CfP (Conference): Exploring Urban Ownership: Materialities and Affects, Privacies and Properties from the 19th to the 21st Century, 5 / 6 November 2020
Organisers: Dorothee Brantz, Technical University Berlin; Joachim Häberlen, University of Warwick; Christiane Reinecke, University of Osnabrueck
Conference Venue: Centre of Metropolitan Studies, Technical University, Berlin
Current debates about urban change often circle around notions of “public” and “private space”. Researchers thus draw attention to the enclosure or privatization of formerly public realms in order to criticise the rise of urban inequalities in an age of neoliberalism and global hyper-capitalism. From this perspective, “the private” is mostly tied to forms of economic ownership and often appears as clearly defined, given space. Indeed, “the private” is frequently and rather narrowly equated with a bourgeois, primarily Western European and American notion of home as a spatially separate sphere where intimate family life is taking place. Yet, what constitutes “home”, “ownership” and “the private” for different actors in different local and historical contexts seems worth exploring. Expanding our understanding of “ownership” challenges us to consider the multiple experiences, practices and affects that actually shape life in cities and that influence the use of urban resources.
Our workshop proposes exploring ”ownership” in a broader fashion that pays attention to these dimensions. We suggest thinking about ownership beyond merely economic terms and are instead interested in what we would call an “emotional” ownership of the city. Stressing this emotional dimension of ownership, our workshop will inquire about the myriad of ways, depending on historical and geographical contexts, in which urban dwellers make themselves at home in cities and feel entitled to their use, both within and beyond their own walls, and in that sense become urban citizens participating in public life. We propose investigating both the material and the emotional dimension of their efforts to participate in urban life. By examining different ways of (physically, emotionally, economically) “owning cities” and “making home”, we hope to contribute to a more nuanced understanding of urban inequalities and the question of who and what gets to determine the value and use of places, infrastructures and things.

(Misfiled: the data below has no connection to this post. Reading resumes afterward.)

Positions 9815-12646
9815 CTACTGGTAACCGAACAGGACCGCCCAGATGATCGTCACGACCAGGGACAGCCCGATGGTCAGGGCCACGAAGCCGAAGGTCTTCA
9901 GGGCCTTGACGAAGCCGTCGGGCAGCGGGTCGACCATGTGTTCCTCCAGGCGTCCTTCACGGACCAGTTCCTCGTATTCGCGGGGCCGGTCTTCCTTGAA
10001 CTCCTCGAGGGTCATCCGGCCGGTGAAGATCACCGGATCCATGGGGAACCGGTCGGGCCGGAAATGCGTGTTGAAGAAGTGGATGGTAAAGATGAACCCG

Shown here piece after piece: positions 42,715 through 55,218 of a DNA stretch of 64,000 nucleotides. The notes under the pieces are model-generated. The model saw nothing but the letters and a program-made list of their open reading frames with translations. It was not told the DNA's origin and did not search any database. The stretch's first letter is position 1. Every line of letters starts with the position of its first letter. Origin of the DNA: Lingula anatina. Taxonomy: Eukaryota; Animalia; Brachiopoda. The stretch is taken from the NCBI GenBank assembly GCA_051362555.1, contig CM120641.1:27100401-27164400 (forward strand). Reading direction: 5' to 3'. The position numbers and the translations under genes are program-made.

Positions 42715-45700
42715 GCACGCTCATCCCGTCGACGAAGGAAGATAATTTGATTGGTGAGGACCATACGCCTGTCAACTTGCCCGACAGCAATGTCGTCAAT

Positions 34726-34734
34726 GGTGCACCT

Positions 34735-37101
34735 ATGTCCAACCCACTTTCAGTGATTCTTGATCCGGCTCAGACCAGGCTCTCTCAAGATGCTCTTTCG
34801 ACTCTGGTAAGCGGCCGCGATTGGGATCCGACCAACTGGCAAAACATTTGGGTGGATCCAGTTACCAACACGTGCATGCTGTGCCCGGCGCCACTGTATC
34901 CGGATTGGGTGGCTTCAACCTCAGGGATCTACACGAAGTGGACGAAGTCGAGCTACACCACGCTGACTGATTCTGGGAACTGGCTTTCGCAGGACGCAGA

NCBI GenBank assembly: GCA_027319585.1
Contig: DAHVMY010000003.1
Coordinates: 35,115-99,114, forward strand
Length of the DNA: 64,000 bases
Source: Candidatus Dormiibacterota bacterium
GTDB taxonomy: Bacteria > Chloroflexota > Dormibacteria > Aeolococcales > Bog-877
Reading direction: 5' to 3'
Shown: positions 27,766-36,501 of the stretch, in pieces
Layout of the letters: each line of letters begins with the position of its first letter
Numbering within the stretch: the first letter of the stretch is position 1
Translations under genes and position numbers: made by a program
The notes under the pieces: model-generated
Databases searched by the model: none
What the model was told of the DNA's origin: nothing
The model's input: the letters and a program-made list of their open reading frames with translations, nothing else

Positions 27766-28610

Our workshop aims to historicize various forms of home-making, of appropriating and owning urban spaces and producing privacies, both in a very material and in an emotional sense, on a global scale. We are interested in case studies addressing a variety of spaces, ranging from single-family homes, shared apartments and makeshift barracks to pubs, allotments and seemingly public spaces such as neighbourhoods, parks or stadiums as places in which city dwellers feel entitled and “at home”. We also suggest taking a multiplicity of ownerships – such as the sharing of places and resources, their seizure, privatisation or individual use – and feelings – bereavement, pride, shame or excitement – into account. Spaces such as one’s home, a backyard or a park might be related to a sense of belonging, of familiarity and entitlement, or, on the contrary, to fear and estrangement. Not least, we seek to inquire about the temporal dimension of ownership, asking if the public and private are negotiated differently during different times of the year – is the summer, for example, a more public urban time? Our workshop seeks to draw attention to how urban ownerships, privacies and privatizations are imbued with this variety of emotions, and how they are constantly produced, reproduced and contested.
While we do want to put a particular emphasis on urban change, we welcome contributions from different disciplines (history, urban studies, sociology, anthropology, human geography, urban planning). Referring to recent academic debates on emotional geographies, affective spaces and infrastructures, emotional styles and practices, we invite papers that investigate the emotions and conflicts attached to “the private” in cities across the globe from the 19th century to the present.
Possible to topics for case studies may address:
- The production of privacy and domesticity in the “home” in different local, political, and historical urban contexts (in the Global North and the Global South; in State Socialism; during Fascism; in Industrial, Fordist or Postfordist cities; in single family homes, hostels, camps, squatted houses, or high-rise estates).
- Privatisations, enclosures and transformations in ownership (due to urban redevelopment projects, slum clearance, new building schemes, the emergence of gated communities or due to urban commoning, communisation, nationalisation), and the affective implications of these transformations.
- Communal life, street life and home-making beyond the domestic (allotments, churches, clubs or parks as spheres of reproduction or belief, or as spaces of family life, sex and intimacy).
- Contested claims to the city in the context of urban moral economies and inequalities (struggles concerning the transformation of the urban landscapes, high rents, discrimination in housing, red-lining, segregation, gentrification), addressing both the material and emotional dimension of these conflicts.
We invite paper proposals from a range of disciplines relating to these questions. Submissions should include a paper title, an abstract of up to 500 words, and a short CV. Please submit proposals by the 1st of August 2019 to Joachim Häberlen, at firstname.lastname@example.org or to Christiane Reinecke, at email@example.com.
We will apply for funding for the conference, covering traveling and hotel costs, once a provisional program is confirmed. The provisional program will be communicated to applicants by the end of August 2019.